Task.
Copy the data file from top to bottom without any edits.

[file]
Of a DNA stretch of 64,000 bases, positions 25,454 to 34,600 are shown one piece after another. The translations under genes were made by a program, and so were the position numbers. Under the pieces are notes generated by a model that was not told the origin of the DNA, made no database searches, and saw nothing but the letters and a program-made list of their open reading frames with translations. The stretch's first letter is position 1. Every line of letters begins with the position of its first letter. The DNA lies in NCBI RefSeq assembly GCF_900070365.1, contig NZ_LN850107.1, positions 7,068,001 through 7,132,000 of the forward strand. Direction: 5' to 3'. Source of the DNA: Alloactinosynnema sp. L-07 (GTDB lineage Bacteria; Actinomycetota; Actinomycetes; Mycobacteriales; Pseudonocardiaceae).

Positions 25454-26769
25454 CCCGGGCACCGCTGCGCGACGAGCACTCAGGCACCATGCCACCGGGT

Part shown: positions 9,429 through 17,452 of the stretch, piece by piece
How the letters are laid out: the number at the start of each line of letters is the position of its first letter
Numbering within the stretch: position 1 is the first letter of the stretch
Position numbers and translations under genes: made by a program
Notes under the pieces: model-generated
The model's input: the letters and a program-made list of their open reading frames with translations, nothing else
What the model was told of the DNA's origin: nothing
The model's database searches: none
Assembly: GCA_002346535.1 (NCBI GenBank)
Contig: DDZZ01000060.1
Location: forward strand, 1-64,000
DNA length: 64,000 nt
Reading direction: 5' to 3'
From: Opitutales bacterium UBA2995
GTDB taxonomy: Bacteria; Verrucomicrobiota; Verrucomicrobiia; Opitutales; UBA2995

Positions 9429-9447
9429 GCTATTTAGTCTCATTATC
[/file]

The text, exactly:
Of a DNA stretch of 64,000 bases, positions 25,454 to 34,600 are shown one piece after another. The translations under genes were made by a program, and so were the position numbers. Under the pieces are notes generated by a model that was not told the origin of the DNA, made no database searches, and saw nothing but the letters and a program-made list of their open reading frames with translations. The stretch's first letter is position 1. Every line of letters begins with the position of its first letter. The DNA lies in NCBI RefSeq assembly GCF_900070365.1, contig NZ_LN850107.1, positions 7,068,001 through 7,132,000 of the forward strand. Direction: 5' to 3'. Source of the DNA: Alloactinosynnema sp. L-07 (GTDB lineage Bacteria; Actinomycetota; Actinomycetes; Mycobacteriales; Pseudonocardiaceae).

Positions 25454-26769
25454 CCCGGGCACCGCTGCGCGACGAGCACTCAGGCACCATGCCACCGGGT

Part shown: positions 9,429 through 17,452 of the stretch, piece by piece
How the letters are laid out: the number at the start of each line of letters is the position of its first letter
Numbering within the stretch: position 1 is the first letter of the stretch
Position numbers and translations under genes: made by a program
Notes under the pieces: model-generated
The model's input: the letters and a program-made list of their open reading frames with translations, nothing else
What the model was told of the DNA's origin: nothing
The model's database searches: none
Assembly: GCA_002346535.1 (NCBI GenBank)
Contig: DDZZ01000060.1
Location: forward strand, 1-64,000
DNA length: 64,000 nt
Reading direction: 5' to 3'
From: Opitutales bacterium UBA2995
GTDB taxonomy: Bacteria; Verrucomicrobiota; Verrucomicrobiia; Opitutales; UBA2995

Positions 9429-9447
9429 GCTATTTAGTCTCATTATC